Goraksanatha (or Gorakhnath) is one of the chief gurus of the Nath community. Despite being a historical figure, he was first regarded as a hearsay person and was later transformed into a superhuman being by many people. The founder of guru-centred Nath community was Matsyendranath who was born in Chandradwip in the seventh (according to another view, ninetieth) century. Goraksanatha was his direct disciple, and through his efforts the Nath religious doctrine had developed strong foundation, crossed the borders of Bengal and spread to other provinces of India including Nepal and Sikkim. For this reason, the followers of Goraksa consider him the founder of Nath religion.
Many believe that Goraksanatha was born in East Bengal. Haripa and Mainamati were his disciples; and Mainamati's son Gopichandra was Haripa's disciple. Several Bangla poetry works ' both oral and written ' are found which were written on Matsyendranath and Goraksanatha, namely Goraksanatha-Bijoy and on Haripa-Mainamati-Gopichandra namely Manikchandra Rajar Gan or Gopichandrer Gan. Sixteenth-century poet Sheikh Faizullah first wrote a book in verse titled Goraksa-Bijoy which describes the exalted position of Nath guru and the greatness of Nath religion. Matsyendranath, the first Nath Guru, being cursed by the Lord Shiva came in contact with women of a lady-land, kadali, and relinquished religious practices. Nath religion involved dispassionate bodily practices. Goraksa-Bijoy describes the triumphs and greatness of Goraksanatha's character. Apart from Bangla, there are two poetry books written in the Sanskrit language: Goraksa-Songhita and Goraksa-Siddhanta. Innumerable temples and shrines in different places of Bangladesh and India prove that Goraksanatha was very popular in the ancient and the Middle Ages. His temples, shrines and monasteries still exist. Goraksanatha's puja (worship) used to be performed at 'Jogir Ghopa' (gofa) in Rajshahi, 'Jogir Bhaban' in Bogra, 'Goraksa Mondop' in Rangpur, 'Gorkui' in Dinajpur, 'Goraksa Basuli' in Domdom. A room of 'Jogir Ghopa' in Rajshahi contains Shiva's phallus and three-pronged spear. Since Goraksanatha is believed to have been from the body of Shiva, he is worshipped through the latter's phallus.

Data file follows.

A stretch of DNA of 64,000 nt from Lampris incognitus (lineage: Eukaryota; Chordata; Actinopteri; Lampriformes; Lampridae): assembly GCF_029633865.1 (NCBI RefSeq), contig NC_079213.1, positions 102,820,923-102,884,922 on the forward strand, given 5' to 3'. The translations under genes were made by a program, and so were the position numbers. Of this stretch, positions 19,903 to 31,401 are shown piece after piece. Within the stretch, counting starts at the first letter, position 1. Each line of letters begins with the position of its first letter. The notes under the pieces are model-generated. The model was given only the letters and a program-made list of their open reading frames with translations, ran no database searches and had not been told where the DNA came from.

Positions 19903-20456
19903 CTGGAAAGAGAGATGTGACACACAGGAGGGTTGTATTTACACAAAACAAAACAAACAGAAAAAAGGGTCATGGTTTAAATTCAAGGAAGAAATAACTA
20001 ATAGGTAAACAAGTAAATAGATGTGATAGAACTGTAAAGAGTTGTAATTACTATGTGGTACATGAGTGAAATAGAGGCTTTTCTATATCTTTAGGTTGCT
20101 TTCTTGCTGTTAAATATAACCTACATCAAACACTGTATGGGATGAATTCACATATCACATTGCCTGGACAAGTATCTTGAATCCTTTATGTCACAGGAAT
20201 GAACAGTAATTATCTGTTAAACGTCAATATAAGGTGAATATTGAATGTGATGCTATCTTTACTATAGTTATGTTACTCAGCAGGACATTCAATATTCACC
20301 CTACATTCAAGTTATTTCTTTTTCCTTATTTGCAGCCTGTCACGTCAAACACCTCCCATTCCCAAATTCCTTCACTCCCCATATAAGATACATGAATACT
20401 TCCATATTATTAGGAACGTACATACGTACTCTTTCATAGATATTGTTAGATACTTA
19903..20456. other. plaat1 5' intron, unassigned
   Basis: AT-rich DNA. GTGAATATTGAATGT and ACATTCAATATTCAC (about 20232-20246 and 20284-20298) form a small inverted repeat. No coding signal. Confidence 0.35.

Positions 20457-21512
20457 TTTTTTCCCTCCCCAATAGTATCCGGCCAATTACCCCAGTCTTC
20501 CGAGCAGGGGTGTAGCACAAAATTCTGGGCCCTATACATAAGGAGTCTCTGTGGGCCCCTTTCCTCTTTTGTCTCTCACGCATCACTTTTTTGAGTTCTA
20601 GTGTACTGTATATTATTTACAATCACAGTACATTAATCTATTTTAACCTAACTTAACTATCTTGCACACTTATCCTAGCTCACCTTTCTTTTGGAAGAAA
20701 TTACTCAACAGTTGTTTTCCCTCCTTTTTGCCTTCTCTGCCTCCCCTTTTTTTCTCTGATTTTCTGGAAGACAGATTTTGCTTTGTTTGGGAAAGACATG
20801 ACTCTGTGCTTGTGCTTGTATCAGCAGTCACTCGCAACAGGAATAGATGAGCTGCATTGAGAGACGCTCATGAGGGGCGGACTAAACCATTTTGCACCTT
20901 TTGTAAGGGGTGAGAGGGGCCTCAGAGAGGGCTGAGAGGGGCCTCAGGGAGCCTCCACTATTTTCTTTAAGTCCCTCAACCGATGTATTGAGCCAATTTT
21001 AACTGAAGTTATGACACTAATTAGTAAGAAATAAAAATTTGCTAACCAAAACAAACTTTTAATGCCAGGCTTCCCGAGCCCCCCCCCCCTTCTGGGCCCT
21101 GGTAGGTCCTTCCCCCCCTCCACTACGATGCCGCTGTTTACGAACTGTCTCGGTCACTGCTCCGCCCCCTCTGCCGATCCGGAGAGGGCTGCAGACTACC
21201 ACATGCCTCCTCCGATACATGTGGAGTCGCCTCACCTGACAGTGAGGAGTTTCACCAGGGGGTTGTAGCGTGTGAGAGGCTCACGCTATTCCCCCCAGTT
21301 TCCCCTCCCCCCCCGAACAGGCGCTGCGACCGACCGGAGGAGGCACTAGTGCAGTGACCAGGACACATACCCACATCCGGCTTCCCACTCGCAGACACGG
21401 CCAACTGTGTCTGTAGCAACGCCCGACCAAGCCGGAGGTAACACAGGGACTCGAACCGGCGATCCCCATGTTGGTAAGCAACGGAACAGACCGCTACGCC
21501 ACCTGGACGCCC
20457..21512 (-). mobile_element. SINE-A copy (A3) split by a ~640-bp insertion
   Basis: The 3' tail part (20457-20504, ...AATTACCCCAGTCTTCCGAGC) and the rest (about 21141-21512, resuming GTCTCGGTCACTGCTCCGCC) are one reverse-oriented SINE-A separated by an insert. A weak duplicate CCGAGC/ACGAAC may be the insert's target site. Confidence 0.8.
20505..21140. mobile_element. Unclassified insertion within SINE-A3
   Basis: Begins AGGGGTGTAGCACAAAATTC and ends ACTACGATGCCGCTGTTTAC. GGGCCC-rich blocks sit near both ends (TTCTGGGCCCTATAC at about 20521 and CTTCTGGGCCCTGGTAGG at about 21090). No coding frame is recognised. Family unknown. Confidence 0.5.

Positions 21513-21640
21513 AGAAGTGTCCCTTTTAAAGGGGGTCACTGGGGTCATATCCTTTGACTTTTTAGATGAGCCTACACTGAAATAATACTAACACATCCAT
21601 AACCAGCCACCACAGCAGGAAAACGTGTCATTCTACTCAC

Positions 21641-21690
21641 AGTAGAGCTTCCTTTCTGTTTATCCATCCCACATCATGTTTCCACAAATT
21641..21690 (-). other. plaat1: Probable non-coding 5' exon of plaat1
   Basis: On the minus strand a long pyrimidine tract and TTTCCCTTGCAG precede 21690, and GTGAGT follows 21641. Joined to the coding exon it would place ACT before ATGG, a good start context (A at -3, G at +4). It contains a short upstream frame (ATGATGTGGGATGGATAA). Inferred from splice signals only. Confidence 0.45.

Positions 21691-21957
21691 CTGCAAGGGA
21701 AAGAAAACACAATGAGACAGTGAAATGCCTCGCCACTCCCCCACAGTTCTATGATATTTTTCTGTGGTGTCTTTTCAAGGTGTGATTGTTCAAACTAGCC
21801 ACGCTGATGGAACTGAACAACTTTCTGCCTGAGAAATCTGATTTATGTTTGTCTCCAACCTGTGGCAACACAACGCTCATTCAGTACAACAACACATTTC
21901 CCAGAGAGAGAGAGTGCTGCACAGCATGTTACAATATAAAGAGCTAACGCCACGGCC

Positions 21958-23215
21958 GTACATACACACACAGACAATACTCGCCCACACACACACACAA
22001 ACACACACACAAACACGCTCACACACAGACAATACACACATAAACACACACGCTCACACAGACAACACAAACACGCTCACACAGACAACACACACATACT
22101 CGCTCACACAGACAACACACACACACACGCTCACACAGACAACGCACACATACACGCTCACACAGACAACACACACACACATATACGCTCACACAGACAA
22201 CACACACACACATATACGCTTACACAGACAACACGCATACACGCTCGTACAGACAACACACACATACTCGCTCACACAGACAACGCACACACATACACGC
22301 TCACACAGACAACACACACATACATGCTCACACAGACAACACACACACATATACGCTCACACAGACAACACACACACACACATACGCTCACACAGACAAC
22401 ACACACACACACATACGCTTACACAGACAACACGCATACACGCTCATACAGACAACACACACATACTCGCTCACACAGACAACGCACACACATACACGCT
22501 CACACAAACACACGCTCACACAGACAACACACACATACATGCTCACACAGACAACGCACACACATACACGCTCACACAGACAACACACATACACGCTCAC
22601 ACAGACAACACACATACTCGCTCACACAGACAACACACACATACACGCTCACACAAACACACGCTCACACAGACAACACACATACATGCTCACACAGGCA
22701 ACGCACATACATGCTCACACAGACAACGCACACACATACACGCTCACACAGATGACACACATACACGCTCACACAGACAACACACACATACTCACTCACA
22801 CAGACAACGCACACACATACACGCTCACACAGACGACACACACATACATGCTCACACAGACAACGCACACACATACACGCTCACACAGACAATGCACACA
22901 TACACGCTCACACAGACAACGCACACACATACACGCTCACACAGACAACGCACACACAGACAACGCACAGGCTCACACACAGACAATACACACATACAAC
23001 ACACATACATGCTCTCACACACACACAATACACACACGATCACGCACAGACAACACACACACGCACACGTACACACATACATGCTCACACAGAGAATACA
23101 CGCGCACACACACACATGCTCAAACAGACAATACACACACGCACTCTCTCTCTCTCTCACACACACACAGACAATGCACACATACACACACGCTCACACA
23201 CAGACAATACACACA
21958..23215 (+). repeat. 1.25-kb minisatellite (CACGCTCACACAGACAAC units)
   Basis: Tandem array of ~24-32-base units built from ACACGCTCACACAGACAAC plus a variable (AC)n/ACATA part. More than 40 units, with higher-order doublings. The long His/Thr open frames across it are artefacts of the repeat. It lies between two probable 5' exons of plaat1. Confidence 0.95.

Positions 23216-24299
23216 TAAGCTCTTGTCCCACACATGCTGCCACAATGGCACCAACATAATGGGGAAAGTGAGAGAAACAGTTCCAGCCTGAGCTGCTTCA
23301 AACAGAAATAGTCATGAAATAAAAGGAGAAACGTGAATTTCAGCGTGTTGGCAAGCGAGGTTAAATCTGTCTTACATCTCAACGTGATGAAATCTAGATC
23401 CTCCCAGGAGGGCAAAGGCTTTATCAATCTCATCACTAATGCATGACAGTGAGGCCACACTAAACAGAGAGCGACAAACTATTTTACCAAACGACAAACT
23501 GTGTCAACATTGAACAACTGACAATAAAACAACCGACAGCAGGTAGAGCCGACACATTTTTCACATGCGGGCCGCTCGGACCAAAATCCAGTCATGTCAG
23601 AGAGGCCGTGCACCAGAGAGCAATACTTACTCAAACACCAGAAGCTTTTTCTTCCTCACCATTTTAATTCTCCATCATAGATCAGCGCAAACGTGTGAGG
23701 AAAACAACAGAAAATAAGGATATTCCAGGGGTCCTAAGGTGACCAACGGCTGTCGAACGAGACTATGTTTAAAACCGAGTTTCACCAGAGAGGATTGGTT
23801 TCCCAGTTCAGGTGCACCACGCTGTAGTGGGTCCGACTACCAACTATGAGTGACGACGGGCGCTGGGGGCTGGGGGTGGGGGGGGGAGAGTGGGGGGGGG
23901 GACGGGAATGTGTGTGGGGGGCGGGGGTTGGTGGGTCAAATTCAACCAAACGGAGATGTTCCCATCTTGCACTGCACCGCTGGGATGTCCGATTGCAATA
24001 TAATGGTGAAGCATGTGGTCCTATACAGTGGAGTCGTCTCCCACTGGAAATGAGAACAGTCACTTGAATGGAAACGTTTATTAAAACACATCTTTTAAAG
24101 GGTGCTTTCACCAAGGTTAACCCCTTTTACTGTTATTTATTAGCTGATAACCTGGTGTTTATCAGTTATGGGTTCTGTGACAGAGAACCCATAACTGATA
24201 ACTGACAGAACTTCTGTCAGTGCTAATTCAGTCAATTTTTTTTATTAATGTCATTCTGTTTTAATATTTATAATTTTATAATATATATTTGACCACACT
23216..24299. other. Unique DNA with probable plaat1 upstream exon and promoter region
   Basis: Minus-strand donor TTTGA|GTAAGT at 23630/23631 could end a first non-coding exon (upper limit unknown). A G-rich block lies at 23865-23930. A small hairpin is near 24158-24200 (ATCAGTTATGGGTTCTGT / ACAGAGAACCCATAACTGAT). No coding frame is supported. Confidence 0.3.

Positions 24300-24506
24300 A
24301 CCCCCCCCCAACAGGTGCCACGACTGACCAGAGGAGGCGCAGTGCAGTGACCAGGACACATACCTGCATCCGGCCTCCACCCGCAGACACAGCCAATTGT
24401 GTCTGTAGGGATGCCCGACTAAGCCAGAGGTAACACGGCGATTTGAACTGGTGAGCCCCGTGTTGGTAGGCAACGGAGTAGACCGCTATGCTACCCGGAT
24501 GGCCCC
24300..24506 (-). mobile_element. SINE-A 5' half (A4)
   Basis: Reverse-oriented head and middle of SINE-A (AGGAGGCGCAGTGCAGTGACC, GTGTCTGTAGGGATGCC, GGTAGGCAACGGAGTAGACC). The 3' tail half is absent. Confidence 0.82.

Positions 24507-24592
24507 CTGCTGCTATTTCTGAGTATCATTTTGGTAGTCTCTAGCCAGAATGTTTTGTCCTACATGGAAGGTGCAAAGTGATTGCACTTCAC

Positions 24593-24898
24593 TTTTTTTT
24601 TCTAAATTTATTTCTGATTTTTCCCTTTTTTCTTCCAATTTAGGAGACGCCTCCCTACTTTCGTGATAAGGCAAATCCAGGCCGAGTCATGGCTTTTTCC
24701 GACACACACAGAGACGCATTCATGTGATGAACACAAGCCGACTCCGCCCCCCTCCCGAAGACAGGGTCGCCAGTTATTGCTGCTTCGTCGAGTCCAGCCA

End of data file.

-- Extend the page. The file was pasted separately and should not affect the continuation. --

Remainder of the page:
The place of contemplation of an ascetic is called gofa. One of the four temples in the house of an ascetic in Bogra is believed to have belonged to Goraksanatha. One of the single-coronet temples in Dinajpur belongs to Goraksanatha; its dark room contains Shiva's phallus and Kali's statue. Fire lighted by Goraksa is still there in Goraksanatha's temple in Domdom. In the eyes of the devotees, the historic Goraksanatha has been transformed into a mythological one.
In public perception, Goraksanatha has been transformed even further. In Dinajpur-Rangpur region, farmers of the lowly Hindu castes Rajbangsi and Polia worship Goraksanatha as the god of cows' protection, as they believe that he protects domestic animals from all sorts of diseases. An oil- and vermilion-anointed wooden statue of Goraksanatha is kept in the cowshed and is worshipped. They offer rice also at this puja. Goraksanatha's puja was once widespread among the general farmers. In different places including Pabna, Mymensingh and Dhaka, various customary practices such 'Goraksanatha's vow' and 'Goraksanathas shirni' (sweet dish) were prevalent. The method of this rite is to milk a cow after 30 days of the birth of its calf and to boil the entire milk on fire in order to condense it. Then sugar is mixed with the milk, and shapes of cows and calves are made with this foodstuff; the devotees also make sweet drops and swastika. A shepherd leaves that food offering on banana leaves in the cowshed in the evening; and it is believed that Goraksanatha comes at night to enjoy that food. This ritual of food offering is performed in order to increase the milk of cows. In some areas, a corner of the yard is kept separate, and all the shepherds of the region are called and fed there. Soon after having the meal, they hit the back of the cows with their unwashed hands. And the popular belief is that, this increases cow's milk yield. On this occasion, Panchali (narrative folk song) is performed. In some areas, this ritual is observed after twenty-one days of the birth of a calf, and a boyati (folk singer) sings Panchali, sitting in the middle of the cowshed. While the boyati sings, the shepherds shout 'hechchho' and sing chorus by repeating the leitmotif. In the Panchali, prayer is made with the wish for the increase in cow's milk yield. According to pundits, although Goraksanatha is generally known as the protector of cows, Goraksanatha is not the original guru of the Nath community; rather, he is an indigenous local god. He is also known as the hidden Buddha god, whom the Buddhists worship as the protector of the cows. [Wakil Ahmad]